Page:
Back home Tom spent most of his time frequenting the local public houses and theatres. Soon he was dismissed from his position of under-clerk for misbehaviour and sent to sea as a midshipman instead (as his father was determined to keep him from the stage). Samuel Foote, the actor, playwright and theatre manager, recalled that Weston was placed aboard the Warspite under the command of Sir John Bentley and, as Bentley took command of this ship in 1759, so this must be the date of young Tom’s short-lived naval career.
Weston’s genius triumphed over his father’s determinations; as soon after he was stationed on board this ship he contrived to run away; and being afraid to meet his father after this conduct, he entered into one of the strolling companies of the north, where he experienced all those strange vicissitudes of life which are so peculiarly incident to that situation.
Tom enlisted a friend in the war office to help him escape from the Warspite. This friend was persuaded to write to him whilst the ship was docked in Long Reach on the Suffolk coast before it sailed for Portsmouth, sealing the letter with an official seal, telling Tom that there was an army commission waiting for him in London. Sir John Bentley allowed Tom to go to London, bidding him to return if he did not obtain the commission. There was no commission but Tom did not return. Instead, he travelled with several acting troops before setting off for London where the Covent Garden and Drury Lane actors Ned Shuter and Richard Yates had taken booths at the Bartholomew Fair, which began every year on the 24th August and ran for two weeks. Tom engaged to play with them.
From a booth in the George Inn yard, Shuter put on, in 1759, The French Flogg’d: or the English Sailors in America, a piece based on The Tempest. Yates had his own booth that year in the Greyhound Inn Yard where he put on a similar piece, The Ship-Wreck’d Lovers; or, French Perfidy Punished, ‘Interspersed with the comical and diverting Humours and Adventures of Lieutenant Fireball, a true English Tar; Noddy Nestlecock, a distress’d Beau; Snivel Thimble, a Taylor; Split-farthing, an old Userer; and Glisterpipe, a Finical Surgeon. Both were eminently suitable for a former young midshipman to take to the stage in. A friend got Tom an engagement with Samuel Foote and he made his first appearance on the London stage on the 28th September 1759, to the despair of his father, playing Sir Francis Gripe in Susannah Centilevre’s The Busy Body at the Haymarket. His next appearance in London was on the 28th June 1760, playing in Samuel Foote’s The Minor, and it is possible he returned to the strolling troop playing the provinces in the interim.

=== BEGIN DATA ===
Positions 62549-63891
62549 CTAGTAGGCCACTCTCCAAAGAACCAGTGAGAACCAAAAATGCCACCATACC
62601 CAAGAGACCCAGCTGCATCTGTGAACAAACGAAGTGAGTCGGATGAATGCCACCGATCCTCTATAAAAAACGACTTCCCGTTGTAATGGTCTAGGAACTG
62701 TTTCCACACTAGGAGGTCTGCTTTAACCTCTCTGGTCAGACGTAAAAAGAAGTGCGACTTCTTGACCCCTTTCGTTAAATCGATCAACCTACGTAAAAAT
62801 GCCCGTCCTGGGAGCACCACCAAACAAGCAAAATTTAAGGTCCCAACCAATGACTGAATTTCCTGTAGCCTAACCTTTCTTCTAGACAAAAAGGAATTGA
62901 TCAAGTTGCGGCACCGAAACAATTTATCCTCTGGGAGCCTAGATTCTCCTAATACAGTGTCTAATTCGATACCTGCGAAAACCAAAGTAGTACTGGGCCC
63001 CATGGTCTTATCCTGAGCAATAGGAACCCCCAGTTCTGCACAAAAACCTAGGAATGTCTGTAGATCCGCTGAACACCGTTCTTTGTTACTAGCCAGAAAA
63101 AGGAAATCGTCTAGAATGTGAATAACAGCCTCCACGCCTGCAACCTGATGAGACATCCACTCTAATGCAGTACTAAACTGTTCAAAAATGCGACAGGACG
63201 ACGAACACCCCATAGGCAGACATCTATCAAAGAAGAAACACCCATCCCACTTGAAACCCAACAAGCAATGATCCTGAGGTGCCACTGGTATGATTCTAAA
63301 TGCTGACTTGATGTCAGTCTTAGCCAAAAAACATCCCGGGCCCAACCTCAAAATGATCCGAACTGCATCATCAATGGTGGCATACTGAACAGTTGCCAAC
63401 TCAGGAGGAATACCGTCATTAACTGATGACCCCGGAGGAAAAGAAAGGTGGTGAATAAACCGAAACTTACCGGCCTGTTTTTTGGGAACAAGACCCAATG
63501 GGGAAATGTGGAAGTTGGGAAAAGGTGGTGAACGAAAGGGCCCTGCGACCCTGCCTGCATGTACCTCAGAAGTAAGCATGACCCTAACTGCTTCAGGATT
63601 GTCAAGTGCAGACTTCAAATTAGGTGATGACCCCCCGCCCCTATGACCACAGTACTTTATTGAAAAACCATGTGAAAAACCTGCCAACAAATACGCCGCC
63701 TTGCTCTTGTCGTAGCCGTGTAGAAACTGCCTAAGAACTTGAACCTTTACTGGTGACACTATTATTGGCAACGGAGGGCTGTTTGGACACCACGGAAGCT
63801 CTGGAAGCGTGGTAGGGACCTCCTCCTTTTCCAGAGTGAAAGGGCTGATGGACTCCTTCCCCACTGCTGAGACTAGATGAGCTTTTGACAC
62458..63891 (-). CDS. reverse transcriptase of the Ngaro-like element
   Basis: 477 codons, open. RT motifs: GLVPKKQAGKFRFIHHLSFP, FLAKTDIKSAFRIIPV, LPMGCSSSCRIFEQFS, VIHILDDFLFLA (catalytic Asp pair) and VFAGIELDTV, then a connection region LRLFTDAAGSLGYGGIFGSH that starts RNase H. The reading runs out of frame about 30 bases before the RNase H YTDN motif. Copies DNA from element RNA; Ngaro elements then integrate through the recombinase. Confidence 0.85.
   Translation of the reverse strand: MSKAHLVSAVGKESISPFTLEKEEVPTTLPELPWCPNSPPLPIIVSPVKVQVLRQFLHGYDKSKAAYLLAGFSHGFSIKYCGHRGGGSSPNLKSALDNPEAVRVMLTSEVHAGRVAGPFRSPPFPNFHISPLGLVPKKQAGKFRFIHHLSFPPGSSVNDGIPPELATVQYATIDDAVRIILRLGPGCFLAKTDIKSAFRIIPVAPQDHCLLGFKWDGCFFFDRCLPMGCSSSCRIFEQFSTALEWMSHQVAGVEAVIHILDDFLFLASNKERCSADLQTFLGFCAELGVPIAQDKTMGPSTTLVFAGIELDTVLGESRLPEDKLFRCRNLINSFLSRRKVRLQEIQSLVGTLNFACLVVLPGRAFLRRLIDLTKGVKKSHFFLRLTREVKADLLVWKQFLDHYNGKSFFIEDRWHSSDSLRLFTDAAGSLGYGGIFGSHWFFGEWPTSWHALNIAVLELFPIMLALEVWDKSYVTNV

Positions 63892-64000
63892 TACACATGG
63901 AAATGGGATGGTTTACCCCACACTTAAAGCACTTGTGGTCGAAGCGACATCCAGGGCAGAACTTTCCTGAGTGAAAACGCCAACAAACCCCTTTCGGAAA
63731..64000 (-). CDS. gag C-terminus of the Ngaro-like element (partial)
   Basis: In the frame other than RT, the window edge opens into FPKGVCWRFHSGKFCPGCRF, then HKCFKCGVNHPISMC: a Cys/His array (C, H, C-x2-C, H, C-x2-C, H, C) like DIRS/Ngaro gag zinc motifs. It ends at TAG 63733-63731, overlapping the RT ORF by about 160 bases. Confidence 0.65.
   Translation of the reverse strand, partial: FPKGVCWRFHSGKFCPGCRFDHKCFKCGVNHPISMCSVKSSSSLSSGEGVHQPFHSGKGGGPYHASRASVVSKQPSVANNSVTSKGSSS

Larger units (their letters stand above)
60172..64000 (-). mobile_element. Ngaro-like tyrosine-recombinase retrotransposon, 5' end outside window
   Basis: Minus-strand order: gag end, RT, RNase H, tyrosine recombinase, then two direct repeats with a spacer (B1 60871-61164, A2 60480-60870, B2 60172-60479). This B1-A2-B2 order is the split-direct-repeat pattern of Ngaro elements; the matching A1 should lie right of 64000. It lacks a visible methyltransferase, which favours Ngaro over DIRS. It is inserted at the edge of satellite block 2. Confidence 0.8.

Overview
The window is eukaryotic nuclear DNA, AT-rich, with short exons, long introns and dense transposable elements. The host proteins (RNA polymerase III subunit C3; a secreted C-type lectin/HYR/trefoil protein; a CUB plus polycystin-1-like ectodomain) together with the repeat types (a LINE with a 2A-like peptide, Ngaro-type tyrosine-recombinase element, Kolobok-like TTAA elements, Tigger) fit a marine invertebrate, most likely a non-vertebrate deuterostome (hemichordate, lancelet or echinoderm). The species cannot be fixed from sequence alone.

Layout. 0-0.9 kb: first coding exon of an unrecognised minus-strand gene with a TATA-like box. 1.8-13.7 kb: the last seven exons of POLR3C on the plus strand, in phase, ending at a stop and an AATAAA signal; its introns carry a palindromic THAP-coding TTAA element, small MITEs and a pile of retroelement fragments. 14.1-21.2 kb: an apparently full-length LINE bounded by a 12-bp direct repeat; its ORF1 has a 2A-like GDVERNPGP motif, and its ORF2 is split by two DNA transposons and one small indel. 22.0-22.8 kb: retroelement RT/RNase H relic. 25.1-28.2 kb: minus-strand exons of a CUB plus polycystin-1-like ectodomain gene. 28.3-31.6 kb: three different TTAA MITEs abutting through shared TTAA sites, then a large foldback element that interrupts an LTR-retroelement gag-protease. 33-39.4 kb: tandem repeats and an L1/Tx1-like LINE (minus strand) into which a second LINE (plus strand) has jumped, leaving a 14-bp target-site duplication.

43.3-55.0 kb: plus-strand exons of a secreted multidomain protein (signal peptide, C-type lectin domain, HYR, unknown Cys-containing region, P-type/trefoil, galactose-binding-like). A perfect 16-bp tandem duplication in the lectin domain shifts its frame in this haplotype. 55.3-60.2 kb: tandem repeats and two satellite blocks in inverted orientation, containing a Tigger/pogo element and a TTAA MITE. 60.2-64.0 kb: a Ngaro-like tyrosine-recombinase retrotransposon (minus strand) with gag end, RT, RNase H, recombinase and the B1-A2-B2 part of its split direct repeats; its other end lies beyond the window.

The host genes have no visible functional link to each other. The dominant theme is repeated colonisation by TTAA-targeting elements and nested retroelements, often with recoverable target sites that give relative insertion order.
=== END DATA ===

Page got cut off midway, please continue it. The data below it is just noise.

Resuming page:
Reputedly, he now met and married a young lady who was a milliner in the Haymarket. This unnamed lady was encouraged by Tom to take to the stage too, appearing as Lucy in The Minor. Mr and Mrs Weston travelled the provinces, returning to London to play Jerry Sneak at the Haymarket. A sojourn at Dublin (without great success) followed and then Tom was hired at Drury Lane where he was paid £3 a week.
His wife, if indeed she was so far no proof of a marriage has yet been found, had departed: she and Tom had argued whilst on tour in Wiltshire with Johnson’s Company and she took up with another actor, a Mr Price with whom she had several children, and she died around 1774 in Sunderland whilst on tour.
Tom, back in London, lived in St James’s Street above a glass shop with a lady named Miss Lee during a short-lived liaison which reputedly saw her debut on stage at the Haymarket as Cherry in The Beaux’ Stratagem. She was mentioned in the 1773 edition of Harris’s List of Covent Garden Ladies.
Miss Lee. Glass Shop, St. James’s-street
“Doats upon the silliest things.”
This lady had a connexion with a comedian of Drury-lane, which has lately been broke off, for what cause we cannot say, and madam now depends upon the generous public for support; but she is not unacquainted with the business, she is only returned to her old calling. She is a pretty black girl, about the middle size, with remarkable find dark eyes and hair. Her skin is very good, a little pock-marked, and not a bad companion.
She has performed two or three little characters at Foote’s and came off decently; and ’tis said she intends to take up with the stage, and live honest:- Very honestly intended; but we are afraid it is not a school to cause such a happy reformation.